Many are familiar with the words of Revelation 22:13 where Christ says, "I am the Alpha and the Omega, the First and the Last, the Beginning and the End." When he speaks of the "alpha and omega" he is referring to the first and last letters of the Greek alphabet. It is sort of like saying, "I am the 'A' and the 'Z'." It is Christ's way of affirming that in terms of our life, He is the one who is with us at the beginning and He is the one who will be with us until the end. These are powerful and comforting words. But what do these words mean for us in terms our daily life? What do these words mean in terms of our response to Him? At least four things come to my mind...
There is a playground on the property of our church. It is a very nice one that was developed in memory of one of our children who lost her life in a tragic way. It was developed primarily for use by our church members, but it is open to all from our community. One of the playground's most frequent guests is a young girl who will come and, for hours, simply swing.
I'm usually not surprised to see her on the swing. When I come and go from my office, frequently we will wave to each other as I pass by. But one day the temperature was freezing. In fact the temperature gage said 22! Yet, there she was, swinging on the swing. What in the world could this mean?
It finally happened! The tree in my back yard, that I was planning to cut down, fell over. I didn't even know it had happened; my grandson came in from the backyard and shouted, "Pappy, your tree fell down!" He was right. It had toppled to the ground and when I examined it, amazingly, I could find no evidence of any roots. I don't know exactly what happened to them, but without roots the tree had no chance to remain standing. It is much like that in our spiritual life as well...
One of my many interests is that of photography and one of the key principles of photography is to "protect your highlights." Now what does that mean? A highlight is usually the "brightest area of a photograph in which you can see detail." It is what gives the photo contrast and it is the portion of the photo that captures our attention. Recently I listened to photographer/philosopher Sean Tucker describe this theme of "protect your highlights" but he applied the principle to more than just photography; he said this principle also needs to be applied to life.
It is very common this time of year for families, churches, shopping malls, (and even some businesses) to decorate in ways that lift up the Christmas season. The light displays throughout the Tulsa and surrounding area spectacular. Christmas trees and manger scenes can be easily found. (Pictured above is a display that was set up by the Passages Sunday School class of the 1st UMC of Sapulpa). But the value of these displays does not come from a simple casual glance; rather the value is found in a pause coupled with reflection...
Every year, at this time, the beloved Dr Seuss classic, How the Grinch Stole Christmas, can be found on one of our local or cable stations. It is a humorous story and one which provides a wonderful lesson for children young and old. But the fact is, there are real "grinches" who steal Christmas from many, each and every year. Some of theses grinches have been around since the birth of Christ.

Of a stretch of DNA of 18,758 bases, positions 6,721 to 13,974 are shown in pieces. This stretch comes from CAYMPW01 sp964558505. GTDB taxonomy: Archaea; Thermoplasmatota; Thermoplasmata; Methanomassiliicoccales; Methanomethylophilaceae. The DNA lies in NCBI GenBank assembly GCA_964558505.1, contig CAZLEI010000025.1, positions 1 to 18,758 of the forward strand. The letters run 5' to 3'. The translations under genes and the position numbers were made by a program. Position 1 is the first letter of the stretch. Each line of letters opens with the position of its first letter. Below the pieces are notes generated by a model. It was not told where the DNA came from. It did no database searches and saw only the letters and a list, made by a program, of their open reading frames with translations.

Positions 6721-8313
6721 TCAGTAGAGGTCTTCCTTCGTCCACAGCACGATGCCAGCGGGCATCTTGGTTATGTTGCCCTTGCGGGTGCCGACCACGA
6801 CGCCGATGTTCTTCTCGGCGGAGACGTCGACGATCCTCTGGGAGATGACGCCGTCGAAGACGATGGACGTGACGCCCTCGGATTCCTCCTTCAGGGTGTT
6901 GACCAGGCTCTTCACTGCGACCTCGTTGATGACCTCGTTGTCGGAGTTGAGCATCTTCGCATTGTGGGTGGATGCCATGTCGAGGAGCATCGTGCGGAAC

I recently learned that our local Presbyterian Church (1st Presbyterian of Sapulpa) was offering a Blue Christmas service for families during Advent. Some may ask, "Why would they do that? Isn't Christmas a season for celebration and joy? Who would attend a "blue" Christmas service?" Well the fact is many will (or should) attend.
I attended a "wellness" event recently; it was sponsored by our Methodist Conference as a part of their strategy to encourage self-care among clergy. By attending certain events, having an annual physical, and spending some time with a "fitness coach" we are able to see a reduction in our monthly health insurance rate. But beyond the financial benefit is the hope that healthier clergy will be a more effective clergy! Overall I've found the experience to be helpful and I've heard that many organizations are now offering these types of programs. It made me wonder, however, why preventative programs aren't offered to address one's mental health?
Recently we celebrated a Day of Thanksgiving. For Kristi, Beth and me this is always a wonderful family time. On Thanksgiving day we were joined by our son John, his wife, Alisha and our two grandsons (also the grand-dogs!). We were also blessed by having Alisa's parents and sister join us this year. It was a feast of both food and fellowship. Usually we connect with Kristi's sister and family on Friday after Thanksgiving for pizza at Hideaways (pictured above) but this year that side of the family was doing a mini-vacation in Alabama. Still we had a great time with all who were able to join us. Indeed, we had much to be thankful for...
After an almost snowless winter last year, it was nice to have snow come early in November this year. Our first snowfall was not a blizzard but it was beautiful all the same! (Pictured above is Sarah, my Administrative assistant, enjoying winter's first snow.) We didn't have much Fall this year, but I welcome the early Winter all the same. It brings an end to "rag-weed season" and the heat and dust that accompany summer. It also reminds us of "the seasons of life" of which the writer of Ecclesiastes speaks: There is a time for everything and a season for every activity under the heavens, says the writer in Ecclesiastes chapter 3.
Dr. Allen Schneider is a United Methodist pastor and a Licensed Marriage and Family Therapist presently serving the Sapulpa and greater Tulsa communities.